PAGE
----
Hedging activity against a stock market decline is rising
A week ago, we saw that small options traders suddenly had a change of heart. In January 2021, they were buying a record number of call options, but the week before last, they were buying a record number of puts.
Their inclination to bet heavily on more downside subsided a bit last week as stocks rallied, but small trader put buying remains historically high.
It's not just small traders who are heading, however. Among the largest traders, put buying was popular again last week. For 2 weeks in a row, they've spent 30% of their volume on puts, the highest percentage since the pandemic.
There are other ways to hedge. Traders can buy an inverse mutual fund that profits when stocks decline, ETFs that do the same, raise cash, or take other precautions. Most of those are also showing a rapid rise in hedging.
The McClellan Summation Index for small-cap stocks fell below -1000 for only the 10th time in 22 years. After the other 9 signals, the IWM fund showed an average one-year return of +35% according to our Backtest Engine.
Declining sentiment on the dollar should help gold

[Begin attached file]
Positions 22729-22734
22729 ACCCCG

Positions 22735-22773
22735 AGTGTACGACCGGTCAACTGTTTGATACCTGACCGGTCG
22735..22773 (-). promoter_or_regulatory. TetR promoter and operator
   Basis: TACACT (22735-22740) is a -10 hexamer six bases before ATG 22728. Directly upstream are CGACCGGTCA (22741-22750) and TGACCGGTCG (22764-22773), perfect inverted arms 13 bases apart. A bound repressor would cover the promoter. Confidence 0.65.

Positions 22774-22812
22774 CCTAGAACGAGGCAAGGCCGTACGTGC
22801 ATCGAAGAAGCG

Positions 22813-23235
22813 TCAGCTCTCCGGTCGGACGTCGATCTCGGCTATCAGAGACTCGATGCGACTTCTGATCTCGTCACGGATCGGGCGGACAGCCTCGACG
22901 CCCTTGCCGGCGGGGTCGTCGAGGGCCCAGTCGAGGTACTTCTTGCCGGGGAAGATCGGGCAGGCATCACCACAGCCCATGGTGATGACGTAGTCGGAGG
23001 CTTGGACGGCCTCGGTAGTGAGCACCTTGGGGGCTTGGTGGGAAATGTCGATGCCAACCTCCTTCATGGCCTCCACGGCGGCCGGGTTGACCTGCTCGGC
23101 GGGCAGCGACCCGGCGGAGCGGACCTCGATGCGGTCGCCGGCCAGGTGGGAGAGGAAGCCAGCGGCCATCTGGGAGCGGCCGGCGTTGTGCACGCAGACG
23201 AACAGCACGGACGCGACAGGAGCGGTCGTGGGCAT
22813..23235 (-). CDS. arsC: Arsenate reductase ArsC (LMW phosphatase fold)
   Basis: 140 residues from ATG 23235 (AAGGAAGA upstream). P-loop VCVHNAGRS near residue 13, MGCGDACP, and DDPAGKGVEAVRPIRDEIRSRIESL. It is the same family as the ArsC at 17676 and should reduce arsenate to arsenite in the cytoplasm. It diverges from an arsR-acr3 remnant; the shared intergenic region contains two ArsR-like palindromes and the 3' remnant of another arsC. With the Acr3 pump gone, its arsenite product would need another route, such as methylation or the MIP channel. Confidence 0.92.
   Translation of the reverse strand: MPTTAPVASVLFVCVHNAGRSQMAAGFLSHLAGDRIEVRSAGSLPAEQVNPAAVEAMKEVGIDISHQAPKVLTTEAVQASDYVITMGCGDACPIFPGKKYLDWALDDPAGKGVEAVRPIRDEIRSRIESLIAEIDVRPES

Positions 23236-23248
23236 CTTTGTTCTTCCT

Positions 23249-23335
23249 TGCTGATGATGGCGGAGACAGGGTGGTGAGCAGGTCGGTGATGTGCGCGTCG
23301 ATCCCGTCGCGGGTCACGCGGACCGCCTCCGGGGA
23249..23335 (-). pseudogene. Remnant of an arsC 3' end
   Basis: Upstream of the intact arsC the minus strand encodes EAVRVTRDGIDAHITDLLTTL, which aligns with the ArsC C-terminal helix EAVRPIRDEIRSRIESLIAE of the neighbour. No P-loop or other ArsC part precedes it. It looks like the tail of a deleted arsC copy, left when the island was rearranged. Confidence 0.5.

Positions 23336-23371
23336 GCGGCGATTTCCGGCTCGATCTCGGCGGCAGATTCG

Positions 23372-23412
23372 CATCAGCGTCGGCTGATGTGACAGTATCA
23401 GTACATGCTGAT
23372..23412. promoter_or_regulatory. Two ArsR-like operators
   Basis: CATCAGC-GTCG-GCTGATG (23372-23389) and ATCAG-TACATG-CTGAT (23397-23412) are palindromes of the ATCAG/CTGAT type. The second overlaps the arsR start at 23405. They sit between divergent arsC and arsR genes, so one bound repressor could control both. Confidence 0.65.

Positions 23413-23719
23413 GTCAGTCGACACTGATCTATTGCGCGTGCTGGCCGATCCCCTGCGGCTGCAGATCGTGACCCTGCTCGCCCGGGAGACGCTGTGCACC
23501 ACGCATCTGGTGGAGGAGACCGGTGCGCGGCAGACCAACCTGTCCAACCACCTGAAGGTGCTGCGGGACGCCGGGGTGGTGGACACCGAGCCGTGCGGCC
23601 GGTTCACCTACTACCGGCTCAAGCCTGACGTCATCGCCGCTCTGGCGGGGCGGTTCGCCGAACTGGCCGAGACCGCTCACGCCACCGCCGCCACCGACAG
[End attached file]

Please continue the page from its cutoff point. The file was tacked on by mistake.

Jay looked at the relationship between gold and sentiment toward the U.S. dollar.
The generally inverse relationship between the two is fairly obvious to the subjective eye. But objectively using this relationship to identify trading opportunities is a different topic.
The chart below displays the price action of gold versus its 200-day moving average in the top clip and 100-day moving average our U.S. dollar Optimsim Index in the lower clip. The red dots highlight those times when the U.S. Dollar Optix 100-day average crossed above 63 while gold was below its 200-day moving average. A new signal occurred at the end of January.
Returns in gold in the months ahead were consistently positive. Curiously, returns were significantly better than when gold was in an uptrend at the time of the signal.